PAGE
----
Ethical fashion means fashion which takes into consideration the people behind the clothes we wear, as well as the environment. When you buy a piece of clothing, you may not think twice about where it was originally made, by whom and under what conditions.
The clothing industry is a complex one - and all the clothes we wear have a story behind them. It is quite common for one piece of clothing - say a pair of jeans - to be made up of components from five or more countries, often thousands of miles away, before they end up in our high street store.
All the steps in the production of this pair of jeans affect the people working to grow cotton, to weave the denim and to make the jeans. These steps also affect the environment we live in.
The journey of a pair of jeans from cotton plant to rubbish tip
- Growing the cotton - Cotton provides nearly half of the worlds textile needs and it is often seen as a natural or environmentally friendly product. In fact cotton uses nearly a quarter of all the world's insecticides. These are harmful both to the farmers growing the cotton, who may suffer from blood poisoning as a result of using them, and to the environment.
- Weaving, dying, bleaching, and softening the fabric - If you have ever borrowed any of your parents old clothes from the 60's and 70's for a fancy dress party you might notice how rough and itchy they were. Nowadays fabrics used for clothing are much softer on the skin. That includes denim. This has a lot to do with the chemicals used to soften the fabric they are made from. As well as softening agents, dyes and bleaches are an important part of making your jeans look and feel the way they do. Many of these chemicals, if not used or disposed of properly, can be very toxic to people and to the environment and even to the person who wears the jeans when they are complete!
- Sewing the jeans - Because labour costs are cheaper, clothing is often made in some of the poorest parts of the world; for example in Asia, Africa, and South America. Although this can bring real benefits to communities through providing work and steady incomes, in many parts of the world it means unfair and unsafe working conditions, long hours, and pay which is so low that it does not allow workers enough income to pay for food, healthcare, or other basic needs.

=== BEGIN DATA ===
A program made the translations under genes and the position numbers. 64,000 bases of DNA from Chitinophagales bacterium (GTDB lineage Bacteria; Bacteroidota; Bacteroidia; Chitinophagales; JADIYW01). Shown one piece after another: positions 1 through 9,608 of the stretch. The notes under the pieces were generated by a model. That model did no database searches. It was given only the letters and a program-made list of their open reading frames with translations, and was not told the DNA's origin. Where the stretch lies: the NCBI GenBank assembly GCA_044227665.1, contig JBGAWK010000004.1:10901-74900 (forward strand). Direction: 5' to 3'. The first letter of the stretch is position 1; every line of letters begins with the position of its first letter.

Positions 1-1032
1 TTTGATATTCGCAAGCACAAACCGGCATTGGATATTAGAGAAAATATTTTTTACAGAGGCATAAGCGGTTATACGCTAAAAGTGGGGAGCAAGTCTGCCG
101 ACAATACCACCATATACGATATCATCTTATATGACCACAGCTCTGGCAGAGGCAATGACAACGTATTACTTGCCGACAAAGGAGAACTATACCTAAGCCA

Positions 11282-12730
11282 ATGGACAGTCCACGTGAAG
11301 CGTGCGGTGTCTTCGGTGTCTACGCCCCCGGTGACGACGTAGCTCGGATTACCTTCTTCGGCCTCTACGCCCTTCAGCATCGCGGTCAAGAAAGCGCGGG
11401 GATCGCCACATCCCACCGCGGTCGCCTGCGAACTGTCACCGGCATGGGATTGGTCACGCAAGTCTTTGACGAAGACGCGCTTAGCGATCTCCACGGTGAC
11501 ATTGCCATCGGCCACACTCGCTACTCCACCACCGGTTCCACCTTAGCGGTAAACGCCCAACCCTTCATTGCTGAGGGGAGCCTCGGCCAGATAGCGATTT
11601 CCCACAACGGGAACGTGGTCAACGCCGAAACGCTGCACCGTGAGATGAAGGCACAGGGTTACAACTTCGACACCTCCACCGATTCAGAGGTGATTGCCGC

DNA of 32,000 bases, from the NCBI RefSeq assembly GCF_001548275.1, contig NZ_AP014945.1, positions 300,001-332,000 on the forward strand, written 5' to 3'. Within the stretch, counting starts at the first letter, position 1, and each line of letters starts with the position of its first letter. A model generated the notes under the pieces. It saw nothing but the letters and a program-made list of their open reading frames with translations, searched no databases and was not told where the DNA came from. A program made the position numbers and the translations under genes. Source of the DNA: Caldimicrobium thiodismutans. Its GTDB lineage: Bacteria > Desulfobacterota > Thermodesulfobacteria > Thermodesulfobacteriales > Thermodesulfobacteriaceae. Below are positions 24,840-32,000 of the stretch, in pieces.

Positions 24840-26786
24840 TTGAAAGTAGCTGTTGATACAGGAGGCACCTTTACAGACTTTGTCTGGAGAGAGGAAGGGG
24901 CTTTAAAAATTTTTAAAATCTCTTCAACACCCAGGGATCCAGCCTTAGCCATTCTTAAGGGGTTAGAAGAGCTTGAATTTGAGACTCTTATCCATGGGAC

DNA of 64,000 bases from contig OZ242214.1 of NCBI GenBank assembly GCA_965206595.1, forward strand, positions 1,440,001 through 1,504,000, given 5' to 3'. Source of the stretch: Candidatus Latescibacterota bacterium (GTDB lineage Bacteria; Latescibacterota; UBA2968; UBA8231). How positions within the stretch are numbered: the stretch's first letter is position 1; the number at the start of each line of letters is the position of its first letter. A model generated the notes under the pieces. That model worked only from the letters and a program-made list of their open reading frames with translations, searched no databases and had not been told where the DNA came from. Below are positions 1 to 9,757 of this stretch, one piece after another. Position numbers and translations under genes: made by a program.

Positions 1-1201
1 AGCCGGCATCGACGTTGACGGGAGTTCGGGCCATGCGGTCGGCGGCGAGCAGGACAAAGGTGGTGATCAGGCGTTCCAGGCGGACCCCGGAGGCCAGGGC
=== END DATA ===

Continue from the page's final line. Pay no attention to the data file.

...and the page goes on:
- Transporting the jeans to the UK - Because most clothing is made in poorer parts of the world and the markets where it is bought are in richer parts of the world (eg. Europe and the USA), it often needs to travel thousands of miles before reaching its destination. This involves transportation by sea, by road and even by air: all of which is dependent upon the use of oil, petrol and diesel. The use of these fuels pollutes the environment we live in, and is responsible for global warming.
- Buying the jeans from a high street store - Over the last twenty years, the costs of the clothes we can buy on our high streets has gone down and down. In fact you can probably buy a pair of jeans for as little as £4 in some UK high street stores. Prices this low mean that less and less money is going to the people who make the clothes on the other side of the world.
- Throwing away the jeans - Low prices also mean that we, as consumers, are buying more clothes than ever before. We have more clothes than we need and this means we are also throwing away more clothes than ever before. When you throw away a pair of jeans, it will probably end up on a rubbish tip or a landfill site. Unfortunately this is not the end of the story; clothing made from synthetic fabrics will not decompose, while any chemicals used as part of the garment process can leach into surrounding soil.
An ethical fashion industry
The fashion industry does not need to be this way. Many companies are trying to find ways to overcome the problems at each step in the chain, and to produce clothes in a way which benefits people and does not damage the environment. As somebody who buys fashion, you can do a lot by supporting companies which are taking a more ethical approach, or by customising and re-using your own clothes.
Here are some of the things to look out for or consider:
- Organic standards - Organic clothing is made without the use of toxic chemicals. See article on organic and eco fashion for more details. 2. Fair trade standards - Fair trade means paying a fair wage to workers and making sure they get a fair deal. See article on fair trade and fashion for more details.
- Recycling and customisation - Many designers and companies are now making clothes from recycled clothing or fabrics. You could also consider transforming your own clothes by customising them.